How Do I Keep Protective Dogs In A Fenceless Community?

Say you and your family have just moved to a new community, where every neighbor can cheerfully wave to anyone over the yards. Privacy fences, or any fences at all, are prohibited. It is the sort of community that belongs in the movies, with every lawn mowed and cheerful smiles all around. There is only one problem with this picture.

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First, 4 to 5 houses are robbed every minute–about one every 15 seconds or so. This happens with or without privacy or security fences. In fact, privacy fences provide another hazard for you, not for the burglar. Once the burglar is over the privacy fence, if he can slip your neighbors’ eyes, he can act freely without the chance of the police being called.

Why Keep Your Protective Dogs Even In A Fenceless Community?

The best reason to have protective dogs even after moving to a fenceless community is that burglaries are not legally prosecutable unless the burglary (or attempted burglary) falls under one of these 4 categories:

Completed Burglary

The burglar is able to enter the residence, shed, or garage successfully. He does not have to have taken anything. The moment he steps foot inside one of the structures without permission, he has committed burglary.

Unlawful Entry Without Force

This usually happens when the household members forget to lock their house doors and windows, or even the shed or garage doors and windows. The burglar can simply walk in. However, since he has entered structures not his, it is considered a completed burglary.

Forcible Entry

In this case, the burglar was able to enter the house, garage, or shed using force, and he was not scared away by any alarm or inhabitant. Since he already entered the property, this is considered a completed burglary.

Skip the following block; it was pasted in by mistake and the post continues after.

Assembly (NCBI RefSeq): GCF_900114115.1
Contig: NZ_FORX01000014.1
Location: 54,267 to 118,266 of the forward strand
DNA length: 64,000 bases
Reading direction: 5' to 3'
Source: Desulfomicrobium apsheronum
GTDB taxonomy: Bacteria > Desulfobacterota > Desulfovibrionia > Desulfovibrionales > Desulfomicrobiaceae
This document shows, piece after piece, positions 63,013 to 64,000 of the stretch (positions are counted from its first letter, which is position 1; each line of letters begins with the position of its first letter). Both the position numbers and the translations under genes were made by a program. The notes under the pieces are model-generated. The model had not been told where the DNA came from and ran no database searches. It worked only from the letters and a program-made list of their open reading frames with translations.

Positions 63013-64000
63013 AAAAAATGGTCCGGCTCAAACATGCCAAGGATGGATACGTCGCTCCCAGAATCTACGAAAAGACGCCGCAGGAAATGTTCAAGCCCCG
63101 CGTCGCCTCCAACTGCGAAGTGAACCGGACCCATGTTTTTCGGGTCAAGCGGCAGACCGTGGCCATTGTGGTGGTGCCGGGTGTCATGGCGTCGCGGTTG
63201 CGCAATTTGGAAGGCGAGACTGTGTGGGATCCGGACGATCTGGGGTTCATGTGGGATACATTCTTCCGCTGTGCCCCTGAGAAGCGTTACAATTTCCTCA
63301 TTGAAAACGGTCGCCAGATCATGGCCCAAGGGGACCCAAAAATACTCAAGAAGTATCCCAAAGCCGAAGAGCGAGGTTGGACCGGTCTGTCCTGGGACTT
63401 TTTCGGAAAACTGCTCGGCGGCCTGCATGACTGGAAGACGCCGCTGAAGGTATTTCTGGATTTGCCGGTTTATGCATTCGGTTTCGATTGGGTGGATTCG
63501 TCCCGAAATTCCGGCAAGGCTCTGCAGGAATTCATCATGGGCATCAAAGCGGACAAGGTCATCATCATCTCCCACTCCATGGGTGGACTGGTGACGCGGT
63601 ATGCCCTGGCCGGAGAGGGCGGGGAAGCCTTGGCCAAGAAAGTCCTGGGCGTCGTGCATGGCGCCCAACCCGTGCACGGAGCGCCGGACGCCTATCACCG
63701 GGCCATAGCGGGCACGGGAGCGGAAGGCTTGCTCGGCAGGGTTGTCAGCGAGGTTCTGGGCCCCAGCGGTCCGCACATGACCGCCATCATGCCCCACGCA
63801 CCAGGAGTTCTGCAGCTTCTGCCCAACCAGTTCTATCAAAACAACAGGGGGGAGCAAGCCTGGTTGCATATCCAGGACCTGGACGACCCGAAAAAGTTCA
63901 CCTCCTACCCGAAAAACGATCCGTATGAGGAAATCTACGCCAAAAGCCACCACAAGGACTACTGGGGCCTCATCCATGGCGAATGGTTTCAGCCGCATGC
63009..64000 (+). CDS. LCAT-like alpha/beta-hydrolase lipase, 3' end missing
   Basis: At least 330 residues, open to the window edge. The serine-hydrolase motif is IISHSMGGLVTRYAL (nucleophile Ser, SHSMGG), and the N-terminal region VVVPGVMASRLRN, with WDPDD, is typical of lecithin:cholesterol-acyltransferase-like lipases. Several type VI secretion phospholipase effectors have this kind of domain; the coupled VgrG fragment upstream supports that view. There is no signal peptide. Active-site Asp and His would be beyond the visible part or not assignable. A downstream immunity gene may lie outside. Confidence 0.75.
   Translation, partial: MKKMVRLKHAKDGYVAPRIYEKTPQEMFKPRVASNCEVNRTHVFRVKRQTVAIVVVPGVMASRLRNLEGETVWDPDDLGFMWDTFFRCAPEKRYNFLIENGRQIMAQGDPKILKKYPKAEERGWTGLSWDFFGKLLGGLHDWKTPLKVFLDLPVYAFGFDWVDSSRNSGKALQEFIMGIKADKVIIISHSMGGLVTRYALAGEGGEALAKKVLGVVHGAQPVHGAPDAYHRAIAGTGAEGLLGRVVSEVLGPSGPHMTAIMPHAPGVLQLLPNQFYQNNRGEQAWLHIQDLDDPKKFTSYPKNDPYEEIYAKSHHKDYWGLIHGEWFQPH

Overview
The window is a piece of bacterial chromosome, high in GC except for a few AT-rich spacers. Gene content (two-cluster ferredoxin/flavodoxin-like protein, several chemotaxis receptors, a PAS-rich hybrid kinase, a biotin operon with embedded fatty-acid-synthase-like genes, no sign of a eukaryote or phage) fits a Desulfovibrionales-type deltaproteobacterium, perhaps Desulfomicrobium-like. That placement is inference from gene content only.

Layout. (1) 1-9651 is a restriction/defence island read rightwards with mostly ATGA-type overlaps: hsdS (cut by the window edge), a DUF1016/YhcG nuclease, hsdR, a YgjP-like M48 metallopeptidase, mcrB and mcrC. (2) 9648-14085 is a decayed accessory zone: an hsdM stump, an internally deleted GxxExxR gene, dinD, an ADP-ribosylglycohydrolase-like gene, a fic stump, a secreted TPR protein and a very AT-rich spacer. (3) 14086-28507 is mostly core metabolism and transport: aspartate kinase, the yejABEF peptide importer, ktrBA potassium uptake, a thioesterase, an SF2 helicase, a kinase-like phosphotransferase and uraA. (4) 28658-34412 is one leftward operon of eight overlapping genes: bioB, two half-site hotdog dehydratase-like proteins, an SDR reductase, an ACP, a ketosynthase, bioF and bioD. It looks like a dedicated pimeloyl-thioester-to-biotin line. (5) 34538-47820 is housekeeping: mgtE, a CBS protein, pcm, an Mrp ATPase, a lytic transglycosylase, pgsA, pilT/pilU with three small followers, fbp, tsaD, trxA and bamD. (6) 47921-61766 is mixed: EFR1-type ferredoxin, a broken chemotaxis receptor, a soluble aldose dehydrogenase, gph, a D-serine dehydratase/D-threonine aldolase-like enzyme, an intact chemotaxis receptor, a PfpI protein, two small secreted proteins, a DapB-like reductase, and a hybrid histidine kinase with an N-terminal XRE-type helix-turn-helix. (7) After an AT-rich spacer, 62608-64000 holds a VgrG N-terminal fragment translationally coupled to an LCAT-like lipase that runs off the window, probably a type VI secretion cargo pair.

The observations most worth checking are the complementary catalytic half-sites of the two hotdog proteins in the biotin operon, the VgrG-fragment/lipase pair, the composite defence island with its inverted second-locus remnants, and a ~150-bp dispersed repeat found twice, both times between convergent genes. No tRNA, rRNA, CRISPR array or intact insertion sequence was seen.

Attempted Forcible Entry

In this case, the household members did remember to lock up, but the burglar tried to get in anyway. He uses force to break a window or pry open a lock, but is scared away by an alarm, a passerby, or any other reason.

Notice that the laws for burglary do not apply when the burglar is on the property, only when the burglar has already attempted entering the house, garage, or shed. However, 28% of burglaries are carried out when the residents are still in the house.

It could be at night while the household is asleep, or even in the day when there are less people around. Because of this, 33% of assaults that occur on residential properties are due to household members running into the burglars in the act of the crime.

What we really want is for the burglars to not even get close enough to the house to attempt the burglary. We want the potential burglars to glance at your house and check it off their burglary lists. But how will you manage that in a fenceless community? With protective dogs and an in-ground fence, of course.

Keeping Protective Dogs: Wireless vs In-ground Dog Fences

When it comes to keeping your protective dogs in a fenceless community, going with the in-ground fence is the best bet. In general, it provides the best option for containing your dog and also limiting his possible random aggression.

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Unlike the wireless fences, which can fluctuate anywhere from one-and-a-half feet to twenty, the in-ground dog fence will never have a boundary blur wider than half-a-foot. This is important for your protective dog’s peace of mind.

If he hears the warning beep at one point at one moment and another point the next, he may either rush intruders indiscriminately, or fear to rush them at all. Protective dogs should be able to predict the warning tones and adjust for the static correction.

In that way, you protect your household from any random-attack liabilities, and your dog can also rest easy until the moment someone actually crosses the line into his marked territory. This is the best thing for your home security in a fenceless community.

Which In-Ground Dog Fence Should I Choose For My Protective Dogs?

Quality Dog Fence offers three options. For protective dogs with even temperaments and normal responses to static correction, we would recommend the Innotek® Basic In-ground Pet Fencing System SD-2000. It has a warning beep, and one basic static correction setting. The static correction is progressive, increasing the closer your dog gets to the boundary. Tougher dogs would require the PetSafe® Stubborn Dog In-ground Fence. If you get a smaller protective dog, you will want the Elite Little Dog In-ground Fence.

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